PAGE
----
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Accessibility

Meeting the Needs of Customers with Disabilities

The Metropolitan Transportation Authority (MTA) offers reduced fares on its subways, buses, and commuter railroads to customers with disabilities. These web pages include detailed information about reduced fare programs and a variety of other ADA-accessible services MTA agencies provide. Click on the menu links on the left to find out more about these services, as well as paratransit programs. You may also find the “Useful Phone Numbers” link a quick and convenient reference source.


Features of Accessible Stations

In improving services to individuals with disabilities, the MTA identified stations where compliance with the Americans with Disabilities Act (ADA) would benefit the most people, analyzing such factors as high ridership, transfer points, and service to major areas of activity. These stations were given priority in our station-renovation program. We are continuing to expand accessibility features to more and more locations.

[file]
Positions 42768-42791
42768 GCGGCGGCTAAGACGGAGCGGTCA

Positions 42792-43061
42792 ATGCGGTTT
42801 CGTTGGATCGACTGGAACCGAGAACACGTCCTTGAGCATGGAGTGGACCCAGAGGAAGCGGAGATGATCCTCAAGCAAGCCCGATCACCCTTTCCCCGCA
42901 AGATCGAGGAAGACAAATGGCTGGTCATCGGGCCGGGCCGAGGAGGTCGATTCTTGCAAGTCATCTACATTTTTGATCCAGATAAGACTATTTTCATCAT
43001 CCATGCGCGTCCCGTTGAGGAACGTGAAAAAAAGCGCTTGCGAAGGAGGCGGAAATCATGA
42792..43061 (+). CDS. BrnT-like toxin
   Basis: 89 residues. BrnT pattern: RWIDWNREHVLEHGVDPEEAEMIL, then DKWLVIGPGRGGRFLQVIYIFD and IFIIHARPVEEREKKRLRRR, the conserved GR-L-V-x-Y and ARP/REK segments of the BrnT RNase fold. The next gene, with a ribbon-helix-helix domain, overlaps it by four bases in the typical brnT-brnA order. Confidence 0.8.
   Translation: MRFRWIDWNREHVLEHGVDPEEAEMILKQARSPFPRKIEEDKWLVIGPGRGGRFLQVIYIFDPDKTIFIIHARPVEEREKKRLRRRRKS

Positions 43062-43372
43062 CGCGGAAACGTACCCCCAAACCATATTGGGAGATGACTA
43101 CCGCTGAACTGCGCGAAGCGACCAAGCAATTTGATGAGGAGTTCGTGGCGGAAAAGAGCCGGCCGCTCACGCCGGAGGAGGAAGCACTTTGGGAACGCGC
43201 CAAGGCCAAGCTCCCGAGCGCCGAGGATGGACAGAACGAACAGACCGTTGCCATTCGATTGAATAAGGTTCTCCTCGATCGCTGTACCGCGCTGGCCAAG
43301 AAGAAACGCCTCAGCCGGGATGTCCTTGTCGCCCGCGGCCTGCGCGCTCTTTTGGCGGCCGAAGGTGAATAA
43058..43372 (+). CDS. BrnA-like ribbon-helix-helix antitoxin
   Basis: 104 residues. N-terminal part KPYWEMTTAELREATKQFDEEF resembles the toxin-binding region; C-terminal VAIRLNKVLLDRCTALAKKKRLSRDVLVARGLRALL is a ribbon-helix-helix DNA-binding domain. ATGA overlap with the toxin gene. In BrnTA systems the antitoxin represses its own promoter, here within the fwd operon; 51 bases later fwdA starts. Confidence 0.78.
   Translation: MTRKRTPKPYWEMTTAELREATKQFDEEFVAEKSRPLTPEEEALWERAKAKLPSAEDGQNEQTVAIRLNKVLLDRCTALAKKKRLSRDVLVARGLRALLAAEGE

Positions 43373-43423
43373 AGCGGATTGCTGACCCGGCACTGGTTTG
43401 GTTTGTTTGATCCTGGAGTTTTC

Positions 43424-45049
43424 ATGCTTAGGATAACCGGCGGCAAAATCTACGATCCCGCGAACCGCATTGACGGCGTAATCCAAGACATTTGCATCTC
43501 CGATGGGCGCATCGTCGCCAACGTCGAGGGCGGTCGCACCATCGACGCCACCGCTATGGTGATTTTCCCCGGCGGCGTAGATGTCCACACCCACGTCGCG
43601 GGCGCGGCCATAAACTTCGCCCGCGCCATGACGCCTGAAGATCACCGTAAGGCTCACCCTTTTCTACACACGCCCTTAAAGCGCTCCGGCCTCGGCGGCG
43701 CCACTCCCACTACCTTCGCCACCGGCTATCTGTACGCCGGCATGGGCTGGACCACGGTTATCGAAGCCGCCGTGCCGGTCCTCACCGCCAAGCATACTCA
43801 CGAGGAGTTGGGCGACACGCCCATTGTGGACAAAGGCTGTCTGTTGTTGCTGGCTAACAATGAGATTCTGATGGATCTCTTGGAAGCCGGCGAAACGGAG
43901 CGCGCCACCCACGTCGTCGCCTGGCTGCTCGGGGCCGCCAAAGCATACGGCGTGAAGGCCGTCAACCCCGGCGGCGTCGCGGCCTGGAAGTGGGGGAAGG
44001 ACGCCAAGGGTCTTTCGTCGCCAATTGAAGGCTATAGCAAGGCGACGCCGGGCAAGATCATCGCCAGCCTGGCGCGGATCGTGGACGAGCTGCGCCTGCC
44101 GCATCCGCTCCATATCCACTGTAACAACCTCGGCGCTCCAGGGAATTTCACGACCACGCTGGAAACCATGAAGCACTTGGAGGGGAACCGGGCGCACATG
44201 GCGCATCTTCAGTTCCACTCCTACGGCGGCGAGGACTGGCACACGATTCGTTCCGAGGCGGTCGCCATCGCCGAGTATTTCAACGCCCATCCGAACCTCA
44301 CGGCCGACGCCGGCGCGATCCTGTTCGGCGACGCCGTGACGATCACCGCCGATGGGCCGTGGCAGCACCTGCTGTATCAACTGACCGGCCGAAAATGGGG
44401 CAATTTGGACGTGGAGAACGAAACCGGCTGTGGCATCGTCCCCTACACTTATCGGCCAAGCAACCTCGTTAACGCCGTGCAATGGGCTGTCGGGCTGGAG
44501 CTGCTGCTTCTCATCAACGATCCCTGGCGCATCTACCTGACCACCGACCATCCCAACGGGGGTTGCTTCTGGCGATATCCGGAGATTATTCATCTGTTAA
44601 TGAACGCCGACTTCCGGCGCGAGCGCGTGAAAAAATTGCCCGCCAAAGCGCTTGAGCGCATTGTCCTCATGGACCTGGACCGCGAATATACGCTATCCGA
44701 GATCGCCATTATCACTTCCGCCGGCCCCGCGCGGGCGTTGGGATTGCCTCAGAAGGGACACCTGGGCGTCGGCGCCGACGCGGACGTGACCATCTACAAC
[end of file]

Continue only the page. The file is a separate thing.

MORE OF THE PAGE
The MTA network has more than 110 accessible subway and commuter rail stations. These stations have features that improve accessibility for customers with visual, hearing, and mobility disabilities, as specified by the Americans with Disabilities Act. Their features include:

  • elevators or ramps
  • handrails on ramps and stairs
  • large-print and tactile-Braille signs
  • audio and visual information systems
  • accessible station booth windows
  • accessible MetroCard® Vending Machines
  • accessible service entry gates at subway stations
  • platform-edge warning strips
  • platform gap modifications or bridge plates to reduce or eliminate the gap between trains and platforms
  • telephones at an accessible height with volume control, and text telephones (TTYs)
  • accessible restrooms at commuter rail stations with restrooms (not all station buildings have restrooms)

The MTA network also has more than 120 additional subway and commuter rail stations that have elevators and/or ramps to provide wheelchair access. In some stations, ramps constructed prior to the adoption of the ADA Accessibility Guidelines may not meet current ADA standards for slope, landing and handrail requirements. On commuter rail lines, some ticket offices and restrooms are not accessible by wheelchair.

Visually-impaired woman and her guide dog  reads tactile-Braille signage at a newly renovated and fully accessible station.
Accessible and newly renovated stations have tactile-Braille signage.
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